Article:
is simply one of the masters. He seems to have taken a crack at just about every genre: mysteries, noirish thrillers, historicals, locked-room mysteries, adventure novels, spy capers, men's action, westerns, and, of course, his masterful, long-running Nameless
private detective series, now entering its fourth decade, with no signs of creative flagging.
He's also ghosted several Brett Halliday
short stories as Michael Shayne for Mike Shayne's Mystery Magazine
, and has managed to collaborate with such fellow writers as John Lutz, Barry Wahlberg, Collin Wilcox and Marcia Muller.
Still, if he never ventured into fiction writing, his non-fiction work, as both writer and editor, would still earn him a place in the P.I. genre's Hall of Fame. Besides his two tributes to some of the very worst in crime fiction (what he calls "alternative classics"), Gun in Cheek
and Son of Gun in Cheek
, and one on western fiction (entitled Six Gun in Cheek
, naturally), he's the co-author (with Marcia Muller) of 1001 Midnights
The Mystery Writers of America have nominated him for Edgar Awards several times and his work has been translated into numerous languages and he's published in almost thirty countries. He was the very first president of the Private Eye Writers of America, and he's received three Shamus Awards from them, as well as its Lifetime Achievement Award in 1987. His passion for the old crime pulps is largely responsible for keeping them in the public's eye. He's amassed a huge collection of books and magazines and has always been an omnivorous reader; all of which made him a natural when it came to editing various anthologies. He admits "it was a pleasure tracking down good stories to fit a particular anthology theme." But after editing 80 or so of them over a period of twenty-some years, he decided it was "more than enough."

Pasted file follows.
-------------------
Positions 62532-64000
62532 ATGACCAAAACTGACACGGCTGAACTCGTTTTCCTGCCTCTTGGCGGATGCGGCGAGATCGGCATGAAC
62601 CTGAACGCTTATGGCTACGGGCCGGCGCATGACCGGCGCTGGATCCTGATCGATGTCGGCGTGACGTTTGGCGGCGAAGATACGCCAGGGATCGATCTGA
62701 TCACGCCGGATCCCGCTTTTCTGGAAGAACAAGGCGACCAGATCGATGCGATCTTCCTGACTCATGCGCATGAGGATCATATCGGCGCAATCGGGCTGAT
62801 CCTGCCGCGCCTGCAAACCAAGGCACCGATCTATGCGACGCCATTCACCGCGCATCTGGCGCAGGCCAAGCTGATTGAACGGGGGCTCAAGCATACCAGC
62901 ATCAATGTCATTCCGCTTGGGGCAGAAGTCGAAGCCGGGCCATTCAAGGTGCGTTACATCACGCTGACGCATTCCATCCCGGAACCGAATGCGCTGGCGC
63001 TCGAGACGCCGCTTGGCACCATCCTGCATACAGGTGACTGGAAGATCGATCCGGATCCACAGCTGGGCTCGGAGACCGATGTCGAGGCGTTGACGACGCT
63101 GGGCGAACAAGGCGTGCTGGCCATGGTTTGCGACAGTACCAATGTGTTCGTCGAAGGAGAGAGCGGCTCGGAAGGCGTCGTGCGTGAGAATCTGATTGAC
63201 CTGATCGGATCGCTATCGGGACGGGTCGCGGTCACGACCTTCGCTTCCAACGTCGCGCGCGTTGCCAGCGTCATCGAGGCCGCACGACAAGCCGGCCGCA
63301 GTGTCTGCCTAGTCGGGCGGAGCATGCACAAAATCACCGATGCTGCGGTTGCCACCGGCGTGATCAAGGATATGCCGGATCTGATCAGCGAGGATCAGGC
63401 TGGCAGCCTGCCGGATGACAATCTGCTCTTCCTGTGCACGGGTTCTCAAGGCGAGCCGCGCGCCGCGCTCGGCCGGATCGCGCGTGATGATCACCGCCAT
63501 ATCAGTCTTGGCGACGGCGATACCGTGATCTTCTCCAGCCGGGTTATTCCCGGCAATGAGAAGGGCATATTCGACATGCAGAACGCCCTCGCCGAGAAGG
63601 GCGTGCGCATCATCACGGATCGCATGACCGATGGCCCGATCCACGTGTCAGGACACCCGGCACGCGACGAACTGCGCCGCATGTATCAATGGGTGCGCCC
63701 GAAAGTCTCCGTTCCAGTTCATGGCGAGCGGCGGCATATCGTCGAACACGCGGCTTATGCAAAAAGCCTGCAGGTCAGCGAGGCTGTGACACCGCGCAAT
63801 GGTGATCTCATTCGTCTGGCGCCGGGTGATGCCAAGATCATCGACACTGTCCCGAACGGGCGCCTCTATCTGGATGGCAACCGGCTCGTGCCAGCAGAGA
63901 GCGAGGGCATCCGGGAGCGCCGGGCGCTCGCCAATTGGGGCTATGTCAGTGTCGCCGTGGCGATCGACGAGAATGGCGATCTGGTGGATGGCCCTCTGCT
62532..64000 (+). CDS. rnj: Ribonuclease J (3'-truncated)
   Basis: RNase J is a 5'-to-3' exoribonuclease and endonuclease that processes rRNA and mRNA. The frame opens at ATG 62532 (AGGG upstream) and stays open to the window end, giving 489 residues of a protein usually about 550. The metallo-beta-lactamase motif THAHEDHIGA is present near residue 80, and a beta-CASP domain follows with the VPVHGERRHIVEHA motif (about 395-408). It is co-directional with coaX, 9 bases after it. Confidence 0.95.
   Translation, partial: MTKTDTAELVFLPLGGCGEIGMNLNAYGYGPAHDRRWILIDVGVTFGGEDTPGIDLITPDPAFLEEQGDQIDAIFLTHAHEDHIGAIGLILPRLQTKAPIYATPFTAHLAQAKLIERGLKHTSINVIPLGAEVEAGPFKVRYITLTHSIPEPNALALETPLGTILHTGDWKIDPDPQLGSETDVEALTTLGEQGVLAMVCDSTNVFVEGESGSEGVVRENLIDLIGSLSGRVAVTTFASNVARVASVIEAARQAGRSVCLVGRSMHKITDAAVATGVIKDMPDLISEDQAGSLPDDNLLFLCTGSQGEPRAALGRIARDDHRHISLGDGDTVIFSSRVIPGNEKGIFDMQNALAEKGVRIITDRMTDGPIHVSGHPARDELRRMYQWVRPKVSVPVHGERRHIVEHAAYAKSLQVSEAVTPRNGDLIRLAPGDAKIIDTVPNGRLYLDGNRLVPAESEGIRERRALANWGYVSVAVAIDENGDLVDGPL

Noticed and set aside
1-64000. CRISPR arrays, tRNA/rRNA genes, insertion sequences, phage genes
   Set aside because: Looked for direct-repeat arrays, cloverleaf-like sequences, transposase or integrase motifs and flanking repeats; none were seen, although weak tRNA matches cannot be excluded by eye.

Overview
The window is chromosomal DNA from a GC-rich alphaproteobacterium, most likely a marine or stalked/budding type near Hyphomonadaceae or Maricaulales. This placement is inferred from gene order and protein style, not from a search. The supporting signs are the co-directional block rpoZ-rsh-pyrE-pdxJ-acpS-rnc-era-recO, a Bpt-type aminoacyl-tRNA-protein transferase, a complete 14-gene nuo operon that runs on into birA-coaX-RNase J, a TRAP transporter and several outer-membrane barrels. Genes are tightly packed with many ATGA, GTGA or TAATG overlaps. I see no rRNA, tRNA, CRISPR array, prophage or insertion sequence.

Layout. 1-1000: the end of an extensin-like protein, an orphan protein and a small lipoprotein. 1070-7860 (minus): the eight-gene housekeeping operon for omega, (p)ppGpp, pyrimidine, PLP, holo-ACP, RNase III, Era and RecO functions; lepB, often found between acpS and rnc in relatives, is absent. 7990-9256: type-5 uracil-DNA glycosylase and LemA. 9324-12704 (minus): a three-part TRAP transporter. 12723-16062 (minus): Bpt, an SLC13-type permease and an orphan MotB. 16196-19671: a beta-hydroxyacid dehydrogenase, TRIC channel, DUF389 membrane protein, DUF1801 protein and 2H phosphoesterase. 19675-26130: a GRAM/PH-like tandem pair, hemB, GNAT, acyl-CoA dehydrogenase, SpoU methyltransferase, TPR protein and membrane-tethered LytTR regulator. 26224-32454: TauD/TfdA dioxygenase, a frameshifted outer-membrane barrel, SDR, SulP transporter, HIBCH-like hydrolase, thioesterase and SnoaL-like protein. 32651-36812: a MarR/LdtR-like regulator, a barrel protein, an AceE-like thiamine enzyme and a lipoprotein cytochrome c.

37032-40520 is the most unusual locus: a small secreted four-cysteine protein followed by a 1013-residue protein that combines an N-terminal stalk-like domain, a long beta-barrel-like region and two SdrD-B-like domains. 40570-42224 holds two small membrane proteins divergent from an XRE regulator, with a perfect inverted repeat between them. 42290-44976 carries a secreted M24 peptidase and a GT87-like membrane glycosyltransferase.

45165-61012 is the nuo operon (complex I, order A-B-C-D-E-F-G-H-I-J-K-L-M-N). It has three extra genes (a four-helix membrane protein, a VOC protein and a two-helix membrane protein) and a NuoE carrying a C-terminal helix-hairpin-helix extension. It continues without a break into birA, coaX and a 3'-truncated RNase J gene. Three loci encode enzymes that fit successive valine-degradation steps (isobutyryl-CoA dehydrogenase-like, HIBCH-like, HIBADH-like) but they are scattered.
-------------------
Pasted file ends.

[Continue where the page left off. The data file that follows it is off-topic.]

Always a critical darling, though never a true best-seller, the twenty-sixth installment in the long-running Nameless
, ended with the intriguing possibility that Nameless and his wife, Kerry, would adopt a child, suggesting a move far from the hard-edged dramas of a lone wolf private eye, and in fact, Pronzini at the time let it be known, in Mystery & Detective Monthly, and perhaps elsewhere, that he wasn't going to write any more Nameless
novels, unless he got an exceptional offer from some publisher. He therefore hoped to end the series on an upbeat note, and to allow for its possible (and from this quarter, much-hoped for) revival.
Well, it came to pass, and he has, in fact, continued the series.
He's also one hell of an editor, helping compile some truly great crime fiction anthologies, as well as writing the three Gun In Cheek
books, humorous non-fiction histories of bad mystery and Western fiction.
Not too shabby. Not too shabby at all.